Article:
Gyu San, Guoco Tower, Tanjong Pagar, Singapore

Address: 7 Wallich St, Unit 01 – 03 Guoco Tower, Singapore 078884
Opening Hours: Daily 11:30am – 9:00pm
Gyu San Reservations

There’s a new sando spot in town, and it’s in in my favorite area in Singapore, Tanjong Pagar. Gyu San is in Guoco Tower, where Chateraise and Japan Rail Cafe also sits. The area of Tanjong Pagar is growing to become a modern Japan town, from tempura joints (Tendon Ginza Itsuki, for one) to sukiyaki restaurants (Beef Sukiyaki Don Keisuke, one of my favorites) and coffee movers (Baristart) that it’s hard not to think of the area if you’re craving for Japanese food.

Gyu San earns a spot in my list, though Pipes by Hattendo’s Kurobuta Pork Sando narrowly still wins my choice. (of course, the cream puff sweetens the deal, while Gyu San has no sweets to offer.) Gyu San serves different wagyu cuts in sando dishes from A4 rib eye to the Chateaubriand and the cheaper Gyu Sando ($32). I picked the Gyu Sando, because quite frankly, if they can’t pull off what most customers are likely to order then why would I spend $68 on a Chateaubriand or even a $42 Striploin? Fortunately the Gyu Sando is passable. Kamikachu’s Satsumaa Gyu in 4% Miracle House Cut is sandwiched between two pieces of toast — a very mediocre and thin piece of bread. The rest of the wagyu oil drips as you take a bite of the tender meat (and a subtle crunch of the panko breading, much appreciated), which I feel could have been improved with the use of Shokupans. After all, Sandos, were born during the Dutch trading in 1600s and the Japanese used Shokupans.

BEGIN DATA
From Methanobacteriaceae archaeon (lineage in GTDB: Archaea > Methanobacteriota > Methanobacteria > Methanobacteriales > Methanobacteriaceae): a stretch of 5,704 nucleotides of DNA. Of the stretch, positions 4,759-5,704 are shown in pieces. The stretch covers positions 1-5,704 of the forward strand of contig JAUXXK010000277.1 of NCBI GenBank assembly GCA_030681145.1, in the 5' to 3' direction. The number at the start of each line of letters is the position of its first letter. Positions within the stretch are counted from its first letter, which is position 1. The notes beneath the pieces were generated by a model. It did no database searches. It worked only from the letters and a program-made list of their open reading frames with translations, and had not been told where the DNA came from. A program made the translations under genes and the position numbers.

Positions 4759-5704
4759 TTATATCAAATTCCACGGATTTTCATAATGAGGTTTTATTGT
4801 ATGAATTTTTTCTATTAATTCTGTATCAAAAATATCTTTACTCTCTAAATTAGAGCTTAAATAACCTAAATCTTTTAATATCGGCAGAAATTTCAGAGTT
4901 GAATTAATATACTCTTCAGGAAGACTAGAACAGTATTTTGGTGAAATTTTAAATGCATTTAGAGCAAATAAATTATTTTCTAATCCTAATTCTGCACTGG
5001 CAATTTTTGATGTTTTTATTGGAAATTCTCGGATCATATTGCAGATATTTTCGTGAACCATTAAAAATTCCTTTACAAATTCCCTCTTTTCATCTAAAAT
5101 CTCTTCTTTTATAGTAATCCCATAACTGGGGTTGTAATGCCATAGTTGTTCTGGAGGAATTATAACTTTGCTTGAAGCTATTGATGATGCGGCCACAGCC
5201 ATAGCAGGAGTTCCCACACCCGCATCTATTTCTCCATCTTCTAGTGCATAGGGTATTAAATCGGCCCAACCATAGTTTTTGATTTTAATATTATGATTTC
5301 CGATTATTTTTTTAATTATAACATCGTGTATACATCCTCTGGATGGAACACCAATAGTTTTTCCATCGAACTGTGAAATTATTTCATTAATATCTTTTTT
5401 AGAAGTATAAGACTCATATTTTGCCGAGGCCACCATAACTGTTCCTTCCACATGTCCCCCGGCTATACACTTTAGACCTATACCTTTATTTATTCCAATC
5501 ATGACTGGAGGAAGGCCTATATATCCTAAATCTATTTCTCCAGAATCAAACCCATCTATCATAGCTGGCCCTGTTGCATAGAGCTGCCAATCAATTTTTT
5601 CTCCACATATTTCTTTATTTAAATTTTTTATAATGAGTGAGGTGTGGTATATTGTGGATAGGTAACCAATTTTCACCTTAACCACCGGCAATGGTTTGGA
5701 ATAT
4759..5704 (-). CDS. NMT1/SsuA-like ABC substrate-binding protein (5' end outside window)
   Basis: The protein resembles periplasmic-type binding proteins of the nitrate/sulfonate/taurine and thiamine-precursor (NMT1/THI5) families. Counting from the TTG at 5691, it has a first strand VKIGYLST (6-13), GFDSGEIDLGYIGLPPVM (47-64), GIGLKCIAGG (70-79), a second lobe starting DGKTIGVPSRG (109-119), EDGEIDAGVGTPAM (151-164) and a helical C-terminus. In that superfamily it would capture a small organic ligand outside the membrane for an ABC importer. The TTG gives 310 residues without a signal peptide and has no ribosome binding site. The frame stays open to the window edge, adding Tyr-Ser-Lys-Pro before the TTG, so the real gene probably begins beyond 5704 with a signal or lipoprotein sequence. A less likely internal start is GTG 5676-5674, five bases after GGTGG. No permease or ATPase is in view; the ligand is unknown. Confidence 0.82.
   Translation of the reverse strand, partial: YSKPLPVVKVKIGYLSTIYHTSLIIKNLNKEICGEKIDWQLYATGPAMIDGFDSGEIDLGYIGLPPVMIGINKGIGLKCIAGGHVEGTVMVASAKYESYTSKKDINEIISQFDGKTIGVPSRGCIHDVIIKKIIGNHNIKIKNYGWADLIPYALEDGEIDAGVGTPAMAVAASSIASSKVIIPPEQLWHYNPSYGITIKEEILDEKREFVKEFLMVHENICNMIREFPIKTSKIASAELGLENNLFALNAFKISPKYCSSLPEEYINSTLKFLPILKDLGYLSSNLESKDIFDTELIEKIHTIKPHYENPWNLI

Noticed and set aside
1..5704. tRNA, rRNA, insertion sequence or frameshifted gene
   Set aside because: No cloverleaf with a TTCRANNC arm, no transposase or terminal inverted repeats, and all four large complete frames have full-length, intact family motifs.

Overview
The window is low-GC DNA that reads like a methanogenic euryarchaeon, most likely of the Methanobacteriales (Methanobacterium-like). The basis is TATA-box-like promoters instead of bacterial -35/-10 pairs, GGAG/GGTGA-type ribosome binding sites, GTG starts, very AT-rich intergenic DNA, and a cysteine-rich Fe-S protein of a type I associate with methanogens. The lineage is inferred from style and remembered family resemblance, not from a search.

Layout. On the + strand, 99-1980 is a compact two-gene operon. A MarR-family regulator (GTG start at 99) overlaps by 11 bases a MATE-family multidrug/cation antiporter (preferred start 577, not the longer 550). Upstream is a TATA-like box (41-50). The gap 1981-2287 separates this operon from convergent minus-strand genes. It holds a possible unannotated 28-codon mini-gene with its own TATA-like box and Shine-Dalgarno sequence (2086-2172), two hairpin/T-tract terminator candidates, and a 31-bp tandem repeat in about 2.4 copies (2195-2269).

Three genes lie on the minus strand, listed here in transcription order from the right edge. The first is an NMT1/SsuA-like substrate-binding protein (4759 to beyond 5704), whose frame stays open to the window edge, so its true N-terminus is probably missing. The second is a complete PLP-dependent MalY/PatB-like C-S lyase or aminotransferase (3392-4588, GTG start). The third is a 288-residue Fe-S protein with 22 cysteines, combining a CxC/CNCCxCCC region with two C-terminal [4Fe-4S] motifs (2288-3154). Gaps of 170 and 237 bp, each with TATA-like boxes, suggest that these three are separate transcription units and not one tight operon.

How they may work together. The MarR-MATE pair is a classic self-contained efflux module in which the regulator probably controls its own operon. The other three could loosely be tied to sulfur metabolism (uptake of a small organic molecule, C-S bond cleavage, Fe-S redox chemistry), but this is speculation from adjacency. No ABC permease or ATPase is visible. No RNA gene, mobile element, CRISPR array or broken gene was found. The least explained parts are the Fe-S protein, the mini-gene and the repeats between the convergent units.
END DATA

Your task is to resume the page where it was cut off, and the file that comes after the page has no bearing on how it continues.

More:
To the uninitiated, try Pipes by Hattendo and even Lavender Bakery’s Nama Shokupan to taste the chewy difference between the ordinary toast and a shokupan.

Gyu San Tare and Wasabi Aioli seasons the sando sparingly with occasional sweet flavors, which some commented to be too sweet. It’s almost like getting the notes of a gyudon bowl.

The Wagyu Chips ($8) aren’t earth-shattering as I expected, and the Gyu San Furikake saved it. There is little wagyu beef flavor in the chips at all, but for a group sharing, the chips are a much needed presence on the table. To be honest, one order isn’t enough for groups of 3 and more.

The price is cheap, considering other Japanese joints like Fat Cow who serves wagyu sandos at a steep $88. I’m inclined to try out the highly raved Ebi Sando and the fluffy Tamagoyaki in my next visit, but I’m quite certain my meat-loving tendencies would lead me to eat another round of wagyu sandos again. One drawback that prevents me from going back were the seemingly many “Chope reserved” outdoor tables (for non-existent reservations)… which annoyed me. I dislike dishonest tactics done by restaurants to squeeze sales from customers. Especially being told that they only accept cash, when PayNow is also accepted.